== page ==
Why are fewer British tourists visiting Spain this year?

Spain welcomed 12.2 million UK tourists between January and July 2023, 6 percent less when compared to the same period in 2019, according to data released on Monday by Spanish tourism association Turespaña.

This represents a decrease of 793,260 British holidaymakers for Spain so far this year.

Conversely, the number of Italian (+8 percent), Irish (+15.3 percent), Portuguese (+24.8 percent), Dutch (+4 percent) and French tourists (+5 percent) visiting España in 2023 are all above the rates in 2019, the last pre-pandemic year. 

German holidaymakers are together with their British counterparts the two main nationalities showing less interest in coming to Spanish shores.

Britons still represent the biggest tourist group that comes to Spain, but it’s undergoing a slump, with another recent study by Caixabank Research suggesting numbers fell particularly in June 2023 (-12.5 percent of the usual rate). 

READ ALSO: Spain fully booked for summer despite most expensive holiday prices ever

So are some Britons falling out of love with Spain? Are there clear reasons why a holiday on the Spanish coast is on fewer British holiday itineraries?

According to Caixabank Research’s report, the main reasons are “the poor macroeconomic performance of the United Kingdom, the sharp rise in rates and the weakness of the pound”.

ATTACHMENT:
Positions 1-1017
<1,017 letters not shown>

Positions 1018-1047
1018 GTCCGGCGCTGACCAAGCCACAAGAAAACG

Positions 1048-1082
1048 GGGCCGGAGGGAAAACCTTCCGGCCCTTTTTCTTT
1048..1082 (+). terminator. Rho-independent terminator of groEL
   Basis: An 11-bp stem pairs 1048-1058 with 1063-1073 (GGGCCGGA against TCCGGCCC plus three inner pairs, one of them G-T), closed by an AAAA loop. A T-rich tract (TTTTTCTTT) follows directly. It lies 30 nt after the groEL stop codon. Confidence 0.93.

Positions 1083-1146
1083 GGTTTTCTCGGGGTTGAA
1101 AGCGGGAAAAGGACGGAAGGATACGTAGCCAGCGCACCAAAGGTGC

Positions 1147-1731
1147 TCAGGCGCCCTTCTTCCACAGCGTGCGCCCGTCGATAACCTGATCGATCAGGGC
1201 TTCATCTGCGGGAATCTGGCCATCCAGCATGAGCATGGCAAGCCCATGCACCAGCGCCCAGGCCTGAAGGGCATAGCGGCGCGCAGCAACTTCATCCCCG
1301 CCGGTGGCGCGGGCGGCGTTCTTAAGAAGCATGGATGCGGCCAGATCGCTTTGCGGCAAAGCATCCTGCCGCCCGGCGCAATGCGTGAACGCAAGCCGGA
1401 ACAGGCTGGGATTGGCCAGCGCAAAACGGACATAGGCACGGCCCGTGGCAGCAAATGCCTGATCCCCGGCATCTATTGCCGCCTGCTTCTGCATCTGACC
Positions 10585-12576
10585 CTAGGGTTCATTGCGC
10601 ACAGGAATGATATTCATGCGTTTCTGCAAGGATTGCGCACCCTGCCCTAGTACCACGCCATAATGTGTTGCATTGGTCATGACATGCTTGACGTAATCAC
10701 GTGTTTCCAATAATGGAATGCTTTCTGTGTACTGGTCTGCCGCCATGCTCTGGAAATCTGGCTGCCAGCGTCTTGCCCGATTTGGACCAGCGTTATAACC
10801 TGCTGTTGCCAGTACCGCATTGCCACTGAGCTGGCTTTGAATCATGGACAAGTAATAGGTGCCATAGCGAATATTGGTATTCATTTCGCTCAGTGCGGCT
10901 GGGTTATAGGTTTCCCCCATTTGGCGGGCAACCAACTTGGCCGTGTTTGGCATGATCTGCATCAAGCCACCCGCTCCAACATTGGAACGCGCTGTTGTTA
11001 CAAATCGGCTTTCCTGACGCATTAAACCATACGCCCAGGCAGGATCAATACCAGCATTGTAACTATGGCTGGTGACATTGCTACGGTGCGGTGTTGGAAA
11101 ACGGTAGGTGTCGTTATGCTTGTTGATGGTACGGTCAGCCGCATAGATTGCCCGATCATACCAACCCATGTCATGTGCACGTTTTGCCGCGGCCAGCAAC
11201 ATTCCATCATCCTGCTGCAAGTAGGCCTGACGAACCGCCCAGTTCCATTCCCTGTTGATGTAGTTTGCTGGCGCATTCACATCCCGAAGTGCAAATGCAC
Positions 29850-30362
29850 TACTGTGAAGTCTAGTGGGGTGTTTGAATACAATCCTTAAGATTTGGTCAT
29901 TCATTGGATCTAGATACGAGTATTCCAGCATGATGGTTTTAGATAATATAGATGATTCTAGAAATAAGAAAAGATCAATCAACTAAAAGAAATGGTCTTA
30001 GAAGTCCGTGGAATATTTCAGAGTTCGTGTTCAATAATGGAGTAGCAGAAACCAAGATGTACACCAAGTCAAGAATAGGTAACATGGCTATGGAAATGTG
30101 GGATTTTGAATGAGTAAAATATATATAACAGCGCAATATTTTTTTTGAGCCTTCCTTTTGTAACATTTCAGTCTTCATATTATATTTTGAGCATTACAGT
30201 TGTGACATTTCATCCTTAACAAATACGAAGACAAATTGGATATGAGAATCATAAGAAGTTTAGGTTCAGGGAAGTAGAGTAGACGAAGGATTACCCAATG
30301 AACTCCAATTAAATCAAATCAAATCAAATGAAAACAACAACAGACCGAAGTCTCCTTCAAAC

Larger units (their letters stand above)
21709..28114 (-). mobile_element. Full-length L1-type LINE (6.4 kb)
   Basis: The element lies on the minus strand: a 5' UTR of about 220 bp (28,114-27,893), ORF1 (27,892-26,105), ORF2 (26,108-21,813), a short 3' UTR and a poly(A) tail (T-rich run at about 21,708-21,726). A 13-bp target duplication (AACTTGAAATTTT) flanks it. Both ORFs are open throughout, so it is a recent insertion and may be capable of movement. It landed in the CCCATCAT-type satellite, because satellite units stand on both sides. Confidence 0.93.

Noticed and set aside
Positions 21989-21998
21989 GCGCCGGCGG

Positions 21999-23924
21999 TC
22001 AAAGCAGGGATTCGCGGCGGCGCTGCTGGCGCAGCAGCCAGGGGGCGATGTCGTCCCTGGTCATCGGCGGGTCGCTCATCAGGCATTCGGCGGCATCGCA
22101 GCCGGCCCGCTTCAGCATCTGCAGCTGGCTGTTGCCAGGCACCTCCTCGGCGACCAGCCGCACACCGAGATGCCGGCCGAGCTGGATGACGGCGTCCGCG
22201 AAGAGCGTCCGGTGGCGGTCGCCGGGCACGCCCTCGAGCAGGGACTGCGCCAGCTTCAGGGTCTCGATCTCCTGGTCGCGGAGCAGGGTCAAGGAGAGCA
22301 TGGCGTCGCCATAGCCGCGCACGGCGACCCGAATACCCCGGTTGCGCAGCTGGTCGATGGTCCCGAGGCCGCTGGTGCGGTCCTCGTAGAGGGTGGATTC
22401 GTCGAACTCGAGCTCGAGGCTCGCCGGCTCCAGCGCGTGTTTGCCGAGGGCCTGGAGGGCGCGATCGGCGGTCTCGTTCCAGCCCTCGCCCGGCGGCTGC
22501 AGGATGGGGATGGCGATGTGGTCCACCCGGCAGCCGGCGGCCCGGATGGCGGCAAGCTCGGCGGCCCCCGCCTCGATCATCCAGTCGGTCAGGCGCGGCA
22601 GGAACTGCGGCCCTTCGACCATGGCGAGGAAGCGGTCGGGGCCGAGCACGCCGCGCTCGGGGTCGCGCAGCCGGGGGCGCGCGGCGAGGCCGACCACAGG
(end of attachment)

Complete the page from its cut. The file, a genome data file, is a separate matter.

This is evidenced in the results of a survey by British market research company Savanta, which found that one in six Britons are not going on a summer holiday this year due to the UK’s cost-of-living crisis.

Practically everything, everywhere has become more expensive, and that includes holidays in Spain: hotel stays are up 44 percent, eating out is 13 percent pricier, and flights are 40 percent more on average. 

READ ALSO: How much more expensive is it to holiday in Spain this summer?

Caixabank stressed that another reason for the drop in British holidaymakers heading to Spain is that those who can afford a holiday abroad are choosing “more competitive markets” such as Turkey, Greece and Portugal. 

And there’s no doubt that the insufferably hot summer that Spain is having, with four heatwaves so far, has also dissuaded many holidaymakers from Blighty from overcooking in the Spanish sun.